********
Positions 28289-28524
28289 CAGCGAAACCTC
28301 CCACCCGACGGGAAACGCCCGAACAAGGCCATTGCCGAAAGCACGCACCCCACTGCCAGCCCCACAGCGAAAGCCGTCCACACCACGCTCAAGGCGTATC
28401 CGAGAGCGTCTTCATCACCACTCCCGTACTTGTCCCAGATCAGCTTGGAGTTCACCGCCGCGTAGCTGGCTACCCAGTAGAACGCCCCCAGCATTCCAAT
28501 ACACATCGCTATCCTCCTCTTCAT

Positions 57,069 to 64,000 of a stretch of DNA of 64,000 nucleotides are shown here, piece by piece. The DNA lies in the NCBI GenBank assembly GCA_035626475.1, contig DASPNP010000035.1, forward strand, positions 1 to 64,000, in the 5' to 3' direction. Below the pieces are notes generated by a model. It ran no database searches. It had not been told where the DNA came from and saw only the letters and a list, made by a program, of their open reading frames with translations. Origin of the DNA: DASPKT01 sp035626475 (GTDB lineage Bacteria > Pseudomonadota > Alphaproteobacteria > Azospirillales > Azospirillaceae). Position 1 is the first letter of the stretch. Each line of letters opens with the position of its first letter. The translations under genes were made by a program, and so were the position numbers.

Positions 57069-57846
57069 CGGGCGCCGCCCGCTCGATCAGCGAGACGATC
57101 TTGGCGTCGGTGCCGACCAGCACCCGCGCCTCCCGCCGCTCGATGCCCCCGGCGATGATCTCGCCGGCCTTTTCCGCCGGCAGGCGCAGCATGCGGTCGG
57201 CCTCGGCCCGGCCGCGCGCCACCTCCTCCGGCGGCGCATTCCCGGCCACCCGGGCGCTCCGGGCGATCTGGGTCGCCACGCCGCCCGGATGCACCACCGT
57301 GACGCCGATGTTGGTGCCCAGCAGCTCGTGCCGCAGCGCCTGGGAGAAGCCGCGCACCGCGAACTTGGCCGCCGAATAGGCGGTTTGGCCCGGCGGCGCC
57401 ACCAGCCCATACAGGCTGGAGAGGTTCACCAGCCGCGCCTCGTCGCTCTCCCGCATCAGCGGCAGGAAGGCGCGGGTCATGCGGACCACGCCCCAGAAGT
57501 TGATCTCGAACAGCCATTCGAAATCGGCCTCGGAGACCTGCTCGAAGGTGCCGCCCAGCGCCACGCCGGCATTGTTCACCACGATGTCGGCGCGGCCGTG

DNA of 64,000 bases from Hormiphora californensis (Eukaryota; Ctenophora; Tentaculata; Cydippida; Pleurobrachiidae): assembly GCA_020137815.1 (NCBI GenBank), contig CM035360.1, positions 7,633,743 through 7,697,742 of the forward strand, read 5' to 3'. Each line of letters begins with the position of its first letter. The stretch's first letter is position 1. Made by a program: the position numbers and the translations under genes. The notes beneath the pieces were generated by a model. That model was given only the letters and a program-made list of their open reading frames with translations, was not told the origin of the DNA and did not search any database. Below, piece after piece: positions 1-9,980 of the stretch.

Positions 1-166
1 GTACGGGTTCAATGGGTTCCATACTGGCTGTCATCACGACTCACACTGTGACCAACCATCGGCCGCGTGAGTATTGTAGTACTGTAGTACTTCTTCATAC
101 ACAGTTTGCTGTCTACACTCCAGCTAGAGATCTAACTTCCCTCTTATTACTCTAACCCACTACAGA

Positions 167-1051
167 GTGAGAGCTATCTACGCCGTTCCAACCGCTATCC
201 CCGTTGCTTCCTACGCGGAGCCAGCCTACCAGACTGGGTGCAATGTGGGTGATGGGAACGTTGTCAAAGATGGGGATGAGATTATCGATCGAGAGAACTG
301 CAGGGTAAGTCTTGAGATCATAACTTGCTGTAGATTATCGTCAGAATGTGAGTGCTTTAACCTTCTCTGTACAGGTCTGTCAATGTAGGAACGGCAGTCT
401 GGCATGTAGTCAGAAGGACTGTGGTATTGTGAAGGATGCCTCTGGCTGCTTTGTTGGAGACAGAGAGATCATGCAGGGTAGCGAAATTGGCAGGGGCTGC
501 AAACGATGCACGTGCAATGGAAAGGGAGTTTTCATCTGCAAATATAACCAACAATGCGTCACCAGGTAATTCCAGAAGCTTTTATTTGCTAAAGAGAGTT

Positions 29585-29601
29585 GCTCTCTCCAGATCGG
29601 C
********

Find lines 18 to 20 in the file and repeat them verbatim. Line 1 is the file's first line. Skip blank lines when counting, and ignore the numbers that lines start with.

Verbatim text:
Positions 167-1051
167 GTGAGAGCTATCTACGCCGTTCCAACCGCTATCC
201 CCGTTGCTTCCTACGCGGAGCCAGCCTACCAGACTGGGTGCAATGTGGGTGATGGGAACGTTGTCAAAGATGGGGATGAGATTATCGATCGAGAGAACTG